This post is inspired by the Radiolab episode on the same subject. For those of you not familiar with Radiolab, it’s an NPR show and podcast which covers variously interesting subjects from an inquisitive, pop-scientific yet usually fairly intellectual perspective. Occasionally it delves into the schmaltz that some NPR shows are infamous for, but the shows are largely informative and entertaining. The episode on choice was particularly… choice.
But what does this have to do with me? Likely this is a similar phenomenon to that when you learn a new word: you tend to notice it everywhere. Since listening to that episode I’ve been examining the role of choice in my life in a different way. Some anecdotes:
– I was out for a walk with a friend I hadn’t seen in years. We were chatting about her intent to investigate tree planting next summer. While it would be extremely easy for me to get sidetracked on funny tree planting stories (lord knows I sure as hell had plenty to tell that day), the point is that I found the entire process of tree planting extremely calming. Once I had settled into the routine and learned the ropes, there was nothing that I needed to worry about, nothing to choose. At any given minute I knew what I was doing and what I was going to be doing next. Wake up, make lunch, plant trees all day, come home, eat dinner, go to sleep, repeat. My choices consisted of “ham and cheese or PB&J sandwiches for lunch today?”, “filth-encrusted blue cargo pants or filth-encrusted green cargo pants?”, or “which scarcely-playable CD should I listen to?”. (that second choice was soon obviated by the blue pair literally disintegrating) As someone who often feels the need to inspect decisions from every angle, the loss of choice was (paradoxically) liberating.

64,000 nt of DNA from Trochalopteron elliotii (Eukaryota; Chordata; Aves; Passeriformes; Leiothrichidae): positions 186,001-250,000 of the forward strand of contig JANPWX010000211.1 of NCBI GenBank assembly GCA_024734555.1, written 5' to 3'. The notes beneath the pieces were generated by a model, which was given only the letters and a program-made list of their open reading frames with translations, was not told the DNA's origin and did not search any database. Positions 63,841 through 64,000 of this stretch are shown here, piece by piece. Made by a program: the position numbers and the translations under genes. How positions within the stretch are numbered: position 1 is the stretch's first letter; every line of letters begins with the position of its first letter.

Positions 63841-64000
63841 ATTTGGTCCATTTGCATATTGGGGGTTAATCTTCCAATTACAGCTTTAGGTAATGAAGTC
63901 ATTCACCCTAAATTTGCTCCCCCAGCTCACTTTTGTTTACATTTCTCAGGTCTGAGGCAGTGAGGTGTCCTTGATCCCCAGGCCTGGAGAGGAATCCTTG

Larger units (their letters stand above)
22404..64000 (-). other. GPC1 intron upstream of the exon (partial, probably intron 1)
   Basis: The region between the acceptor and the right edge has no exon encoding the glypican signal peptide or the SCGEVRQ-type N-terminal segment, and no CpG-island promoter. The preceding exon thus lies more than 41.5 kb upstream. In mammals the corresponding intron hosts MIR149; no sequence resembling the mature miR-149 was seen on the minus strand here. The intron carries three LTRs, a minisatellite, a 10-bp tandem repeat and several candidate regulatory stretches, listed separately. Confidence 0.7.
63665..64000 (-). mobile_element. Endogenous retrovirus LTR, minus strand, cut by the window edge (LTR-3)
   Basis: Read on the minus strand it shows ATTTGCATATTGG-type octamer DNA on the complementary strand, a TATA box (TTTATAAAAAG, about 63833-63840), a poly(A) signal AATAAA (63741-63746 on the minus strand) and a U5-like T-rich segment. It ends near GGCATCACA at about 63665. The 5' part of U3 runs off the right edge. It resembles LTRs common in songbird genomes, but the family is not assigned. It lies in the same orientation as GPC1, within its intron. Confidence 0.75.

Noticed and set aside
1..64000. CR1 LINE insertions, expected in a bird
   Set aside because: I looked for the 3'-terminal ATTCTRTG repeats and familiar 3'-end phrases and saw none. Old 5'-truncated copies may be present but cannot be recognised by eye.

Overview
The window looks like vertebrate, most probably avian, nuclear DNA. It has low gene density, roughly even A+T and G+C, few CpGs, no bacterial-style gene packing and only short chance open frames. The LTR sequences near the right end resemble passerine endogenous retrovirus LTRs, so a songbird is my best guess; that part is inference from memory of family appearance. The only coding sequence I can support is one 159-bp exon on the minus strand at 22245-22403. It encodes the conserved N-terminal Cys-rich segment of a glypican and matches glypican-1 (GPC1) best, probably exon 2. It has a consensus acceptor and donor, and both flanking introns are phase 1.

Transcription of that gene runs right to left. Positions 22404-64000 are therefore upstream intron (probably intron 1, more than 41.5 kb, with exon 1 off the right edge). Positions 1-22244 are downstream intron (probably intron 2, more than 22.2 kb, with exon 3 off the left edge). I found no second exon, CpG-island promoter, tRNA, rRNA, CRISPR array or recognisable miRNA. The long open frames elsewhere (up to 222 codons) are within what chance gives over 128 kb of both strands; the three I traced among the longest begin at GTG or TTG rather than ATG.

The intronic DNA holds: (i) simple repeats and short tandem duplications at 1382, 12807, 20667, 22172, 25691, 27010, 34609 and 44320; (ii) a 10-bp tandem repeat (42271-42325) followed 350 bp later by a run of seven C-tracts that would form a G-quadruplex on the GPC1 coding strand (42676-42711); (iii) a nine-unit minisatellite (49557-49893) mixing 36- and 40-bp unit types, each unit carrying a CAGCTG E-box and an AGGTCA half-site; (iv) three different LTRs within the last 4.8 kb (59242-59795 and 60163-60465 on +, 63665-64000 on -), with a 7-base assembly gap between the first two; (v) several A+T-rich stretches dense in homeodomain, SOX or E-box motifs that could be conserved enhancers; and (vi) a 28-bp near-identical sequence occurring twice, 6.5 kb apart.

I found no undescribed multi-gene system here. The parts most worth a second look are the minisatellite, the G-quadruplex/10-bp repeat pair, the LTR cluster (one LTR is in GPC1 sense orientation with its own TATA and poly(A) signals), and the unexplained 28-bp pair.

– The aforementioned Radiolab episode contains an interview with Oliver Sacks, who has chosen to give up choice in his diet. Every week, his housekeeper brings the same groceries, and he eats the same meals and snacks. Every day he buys exactly one dollar of 72% cocoa-content chocolate from a store in his neighbourhood. As modernity has provided limitless choices for many in the developed world, he has chosen to spare himself some of the torment of decision from the areas of his life where he can allow it. I’d go into further detail on the episode, but if your ears have an hour to spare, I’ll just recommend you give it a listen yourself.
– I’ve often enjoyed letting chance rule in small parts of my life. Most recently, and most randomly, I was out for a walk with someone I see slightly more often than once every few years, and we were at a loss as to where to go. Having always wanted to try a randomized approach to moving through the city (as inspired by Situationist International and psychogeography) I rolled a die* to determine our direction and we set out. Granted, we only managed two rolls before my ingrained, order-loving, direction-finding tendencies took over, but it was a pleasant introduction to a different approach to participation in the city. I’ll have to give it a slightly more committed attempt and report back… and hope that the cruel vagaries of chance don’t have me walking around the same block for hours.
* yes, it was a four-sided die, 1-N, 2-S, 3-E, 4-W (and nerdier yet, it was a virtual four-sided die)